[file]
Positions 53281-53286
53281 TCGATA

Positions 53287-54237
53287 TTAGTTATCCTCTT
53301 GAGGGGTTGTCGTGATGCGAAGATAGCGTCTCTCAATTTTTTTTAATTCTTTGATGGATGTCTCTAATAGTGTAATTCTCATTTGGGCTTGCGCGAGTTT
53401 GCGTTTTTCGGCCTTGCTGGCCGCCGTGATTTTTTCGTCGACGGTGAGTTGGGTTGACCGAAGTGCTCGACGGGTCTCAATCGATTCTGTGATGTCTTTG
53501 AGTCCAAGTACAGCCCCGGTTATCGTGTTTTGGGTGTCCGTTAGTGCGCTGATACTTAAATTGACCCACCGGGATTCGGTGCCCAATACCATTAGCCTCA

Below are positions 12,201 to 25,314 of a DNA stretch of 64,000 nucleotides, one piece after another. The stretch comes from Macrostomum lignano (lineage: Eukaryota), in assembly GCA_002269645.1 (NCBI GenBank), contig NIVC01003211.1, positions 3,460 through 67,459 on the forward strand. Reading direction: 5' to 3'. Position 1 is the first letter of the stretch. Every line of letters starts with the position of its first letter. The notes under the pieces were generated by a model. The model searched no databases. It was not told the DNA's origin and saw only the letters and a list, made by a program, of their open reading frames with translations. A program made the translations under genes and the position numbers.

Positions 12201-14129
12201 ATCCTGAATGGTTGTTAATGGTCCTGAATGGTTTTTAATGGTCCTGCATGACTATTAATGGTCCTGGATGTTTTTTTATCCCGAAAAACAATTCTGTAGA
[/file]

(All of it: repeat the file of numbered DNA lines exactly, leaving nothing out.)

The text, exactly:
Positions 53281-53286
53281 TCGATA

Positions 53287-54237
53287 TTAGTTATCCTCTT
53301 GAGGGGTTGTCGTGATGCGAAGATAGCGTCTCTCAATTTTTTTTAATTCTTTGATGGATGTCTCTAATAGTGTAATTCTCATTTGGGCTTGCGCGAGTTT
53401 GCGTTTTTCGGCCTTGCTGGCCGCCGTGATTTTTTCGTCGACGGTGAGTTGGGTTGACCGAAGTGCTCGACGGGTCTCAATCGATTCTGTGATGTCTTTG
53501 AGTCCAAGTACAGCCCCGGTTATCGTGTTTTGGGTGTCCGTTAGTGCGCTGATACTTAAATTGACCCACCGGGATTCGGTGCCCAATACCATTAGCCTCA

Below are positions 12,201 to 25,314 of a DNA stretch of 64,000 nucleotides, one piece after another. The stretch comes from Macrostomum lignano (lineage: Eukaryota), in assembly GCA_002269645.1 (NCBI GenBank), contig NIVC01003211.1, positions 3,460 through 67,459 on the forward strand. Reading direction: 5' to 3'. Position 1 is the first letter of the stretch. Every line of letters starts with the position of its first letter. The notes under the pieces were generated by a model. The model searched no databases. It was not told the DNA's origin and saw only the letters and a list, made by a program, of their open reading frames with translations. A program made the translations under genes and the position numbers.

Positions 12201-14129
12201 ATCCTGAATGGTTGTTAATGGTCCTGAATGGTTTTTAATGGTCCTGCATGACTATTAATGGTCCTGGATGTTTTTTTATCCCGAAAAACAATTCTGTAGA